Ramon Navarro

QUESTION:  Ramon Navarro and Alice Terry starred together in 1924's The Arab.  Which other movie were they also seen in together?
A)  The Prisoner of Zenda
B)  Mr. Barner of New York
C)  Where the Pavement Ends
D)  The Little American
ANSWER BELOW

Yesterday, we discussed the 1924 film The Arab, which happened to be a vehicle for romantic heartthrob Ramon Navarro.  Navarro was a Mexican-American actor born Jose Ramon Gil Samaniego in Durango, Mexico in 1899.  Fleeing the Mexican Revolution in 1913, Navarro and his family settled in Los Angeles, California.  Within four years, he started appearing in the films of Rex Ingram and his wife, Alice Terry, while also working as a singing waiter.  His good looks and adequate skill as an actor made him an ideal competitor for Rudolph Valentino's dominance as a Latin lover.  The Italian-American Valentino played the title character of The Sheik in 1921. Three years later, the Mexican-American Novarro played a similar role. But in 1925, Novarro gave his breakthrough performance as the title character in Ben-Hur.  The film was a blockbuster hit, as would be its 1959 remake (but maybe not the 2016 re-interpretation). Valentino's 1926 death left Novarro the title of Latin Lover Number One in Hollywood, and he enjoyed the status into the talking film era.  It was only after his studio contract with MGM Studios was not renewed in 1935 that his celebrity faded.  After that, he made sporadic appearances in film, then television, until his death in 1968.  But that's another story.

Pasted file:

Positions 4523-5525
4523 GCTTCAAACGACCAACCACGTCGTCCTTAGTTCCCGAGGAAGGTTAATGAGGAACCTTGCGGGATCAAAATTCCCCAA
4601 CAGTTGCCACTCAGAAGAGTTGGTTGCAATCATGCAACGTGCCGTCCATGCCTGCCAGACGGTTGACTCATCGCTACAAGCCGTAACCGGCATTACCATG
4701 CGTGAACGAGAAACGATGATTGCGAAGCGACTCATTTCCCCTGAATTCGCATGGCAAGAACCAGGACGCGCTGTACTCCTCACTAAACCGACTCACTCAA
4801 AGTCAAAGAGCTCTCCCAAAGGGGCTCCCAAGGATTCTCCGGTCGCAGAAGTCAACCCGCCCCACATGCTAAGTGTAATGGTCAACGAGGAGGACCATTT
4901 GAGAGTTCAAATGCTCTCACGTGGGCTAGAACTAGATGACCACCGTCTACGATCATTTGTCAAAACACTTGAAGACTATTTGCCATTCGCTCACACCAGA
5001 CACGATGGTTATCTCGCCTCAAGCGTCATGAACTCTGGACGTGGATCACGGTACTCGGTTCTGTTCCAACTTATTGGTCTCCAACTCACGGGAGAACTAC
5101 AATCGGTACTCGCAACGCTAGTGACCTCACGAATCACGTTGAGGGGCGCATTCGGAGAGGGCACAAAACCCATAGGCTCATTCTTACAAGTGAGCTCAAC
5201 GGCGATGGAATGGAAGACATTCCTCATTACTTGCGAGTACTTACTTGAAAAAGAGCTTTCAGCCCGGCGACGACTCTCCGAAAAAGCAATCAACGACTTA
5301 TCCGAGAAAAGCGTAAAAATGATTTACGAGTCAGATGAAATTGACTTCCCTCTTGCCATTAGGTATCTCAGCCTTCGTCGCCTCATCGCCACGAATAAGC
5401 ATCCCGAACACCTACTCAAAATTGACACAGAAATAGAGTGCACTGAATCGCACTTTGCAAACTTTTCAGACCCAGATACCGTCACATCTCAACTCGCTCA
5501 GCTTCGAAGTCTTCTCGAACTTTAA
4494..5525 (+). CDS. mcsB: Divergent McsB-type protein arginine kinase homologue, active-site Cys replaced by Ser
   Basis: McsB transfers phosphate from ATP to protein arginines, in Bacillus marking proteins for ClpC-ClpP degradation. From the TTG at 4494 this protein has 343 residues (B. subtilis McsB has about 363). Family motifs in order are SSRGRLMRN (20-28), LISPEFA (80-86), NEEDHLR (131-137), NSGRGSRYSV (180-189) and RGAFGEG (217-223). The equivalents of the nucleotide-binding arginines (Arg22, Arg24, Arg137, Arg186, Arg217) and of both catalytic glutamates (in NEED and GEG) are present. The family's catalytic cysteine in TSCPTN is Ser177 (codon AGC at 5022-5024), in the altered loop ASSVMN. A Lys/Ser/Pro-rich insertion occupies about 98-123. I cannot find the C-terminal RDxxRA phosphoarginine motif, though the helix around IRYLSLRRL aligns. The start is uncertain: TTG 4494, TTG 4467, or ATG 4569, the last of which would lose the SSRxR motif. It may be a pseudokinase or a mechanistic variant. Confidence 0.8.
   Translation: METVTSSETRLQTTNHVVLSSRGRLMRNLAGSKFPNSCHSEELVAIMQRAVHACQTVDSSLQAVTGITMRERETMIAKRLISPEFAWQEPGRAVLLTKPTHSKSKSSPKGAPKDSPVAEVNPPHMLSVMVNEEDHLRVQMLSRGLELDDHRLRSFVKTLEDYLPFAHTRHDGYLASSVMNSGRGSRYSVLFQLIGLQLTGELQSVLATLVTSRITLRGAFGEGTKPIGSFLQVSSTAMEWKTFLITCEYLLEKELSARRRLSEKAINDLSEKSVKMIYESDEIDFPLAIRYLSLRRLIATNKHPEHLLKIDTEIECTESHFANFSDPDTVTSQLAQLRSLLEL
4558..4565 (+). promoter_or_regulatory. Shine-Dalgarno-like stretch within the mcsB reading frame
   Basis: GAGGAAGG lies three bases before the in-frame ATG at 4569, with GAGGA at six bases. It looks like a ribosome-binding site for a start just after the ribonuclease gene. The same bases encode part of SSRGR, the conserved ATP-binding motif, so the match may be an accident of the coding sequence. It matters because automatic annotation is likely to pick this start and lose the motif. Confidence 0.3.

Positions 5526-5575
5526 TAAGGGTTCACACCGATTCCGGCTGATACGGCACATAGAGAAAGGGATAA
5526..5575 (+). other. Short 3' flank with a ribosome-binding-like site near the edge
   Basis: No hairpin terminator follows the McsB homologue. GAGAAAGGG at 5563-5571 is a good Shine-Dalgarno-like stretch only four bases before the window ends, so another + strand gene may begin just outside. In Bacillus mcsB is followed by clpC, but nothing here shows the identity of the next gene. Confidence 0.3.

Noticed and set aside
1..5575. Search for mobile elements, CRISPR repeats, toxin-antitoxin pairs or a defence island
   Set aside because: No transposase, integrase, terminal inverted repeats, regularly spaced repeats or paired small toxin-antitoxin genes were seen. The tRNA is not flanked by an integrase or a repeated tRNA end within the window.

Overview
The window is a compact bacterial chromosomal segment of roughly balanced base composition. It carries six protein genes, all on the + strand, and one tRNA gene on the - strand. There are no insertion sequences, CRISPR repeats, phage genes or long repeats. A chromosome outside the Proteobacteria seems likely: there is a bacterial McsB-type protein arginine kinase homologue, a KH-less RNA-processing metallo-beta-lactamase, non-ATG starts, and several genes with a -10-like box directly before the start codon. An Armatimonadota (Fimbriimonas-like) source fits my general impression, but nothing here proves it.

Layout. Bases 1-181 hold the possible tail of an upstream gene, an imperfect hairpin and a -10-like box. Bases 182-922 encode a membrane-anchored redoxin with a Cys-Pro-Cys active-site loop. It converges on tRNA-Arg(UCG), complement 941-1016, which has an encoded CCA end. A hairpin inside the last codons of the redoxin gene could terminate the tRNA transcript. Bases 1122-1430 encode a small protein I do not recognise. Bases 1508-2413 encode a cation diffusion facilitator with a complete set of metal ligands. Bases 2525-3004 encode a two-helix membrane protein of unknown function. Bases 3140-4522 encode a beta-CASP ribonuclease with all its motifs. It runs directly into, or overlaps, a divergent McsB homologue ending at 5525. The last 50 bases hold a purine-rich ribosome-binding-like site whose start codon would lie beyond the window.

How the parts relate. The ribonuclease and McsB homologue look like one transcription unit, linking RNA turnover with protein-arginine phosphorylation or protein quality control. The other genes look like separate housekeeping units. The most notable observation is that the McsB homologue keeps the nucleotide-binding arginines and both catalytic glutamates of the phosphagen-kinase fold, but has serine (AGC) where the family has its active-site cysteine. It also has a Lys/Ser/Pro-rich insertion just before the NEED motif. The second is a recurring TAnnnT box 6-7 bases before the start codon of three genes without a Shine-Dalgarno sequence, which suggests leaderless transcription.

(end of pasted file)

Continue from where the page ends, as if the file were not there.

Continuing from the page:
Navarro, Latin lover and sex symbol, was homosexual in a time when society had little understanding and no tolerance for anyone considered different. MGM mogul Louis B. Mayer asked him to take a woman as a bride, to participate in a "lavender marriage."  Novarro refused, and maintained romantic relationships with men.  Some accredit the stress of this unconventional lifestyle as triggering the alcoholism that would haunt him until October 30, 1968, the night when he was murdered by two brothers he invited into his home, who hoped to rob him blind, instead accidentally killing him. Tragic end to a fascinating character. But let's focus more on his life.  Get a copy of The Arab, or just enjoy the images celebrating the film throughout the American Treasure Tour's Music Room! 

ANSWER:  A)  The Prisoner of Zenda.  The two stars also appeared together in Scaramouche, Where the Pavement Ends, The Four Horsemen of the Apocalypse, and Lovers?

Madonna of the Streets (1924)

QUESTION:  A remake of Madonna of the Streets was made only six years after the original, starring Robert Ames and Evelyn Brent in the rolls originally played by Milton Sills and Alla Nazimova. What was the biggest different between the two versions, besides the actors?
A)  The remake was done in color
B)  The remake was British, not American made
C)  The remake added sound
D)  The remake was a musical
ANSWER BELOW

Alla Nazimova.  Milton Sills.  Two American actors.  Neither of them have a large fan base today but, in the 1920's, they were both considered high celebrities for either their professional or private lives. They starred together in the film Madonna of the Streets in 1924.  Based on the William Babington Maxwell book The Ragged Messenger, it is the story of Reverend John Morton (Milton Sills), who aspires to follow the teachings of Jesus.  Shortly after inheriting a fortune from a deceased uncle, he meets and marries Mary Carlson (Alla Nazimova). Things do not go well between the two, in no small part because it was revealed that Mary had been having an affair with John's uncle when he died. Feeling she deserved the money from his uncle, Mary seduced Morton.  Having none of it, John sends Mary away and spends the money on charitable causes. One of those causes is a home for fallen women. When he spots Mary as one of the patients, he expresses his remorse for his harsh treatment of her, and the two are reunited.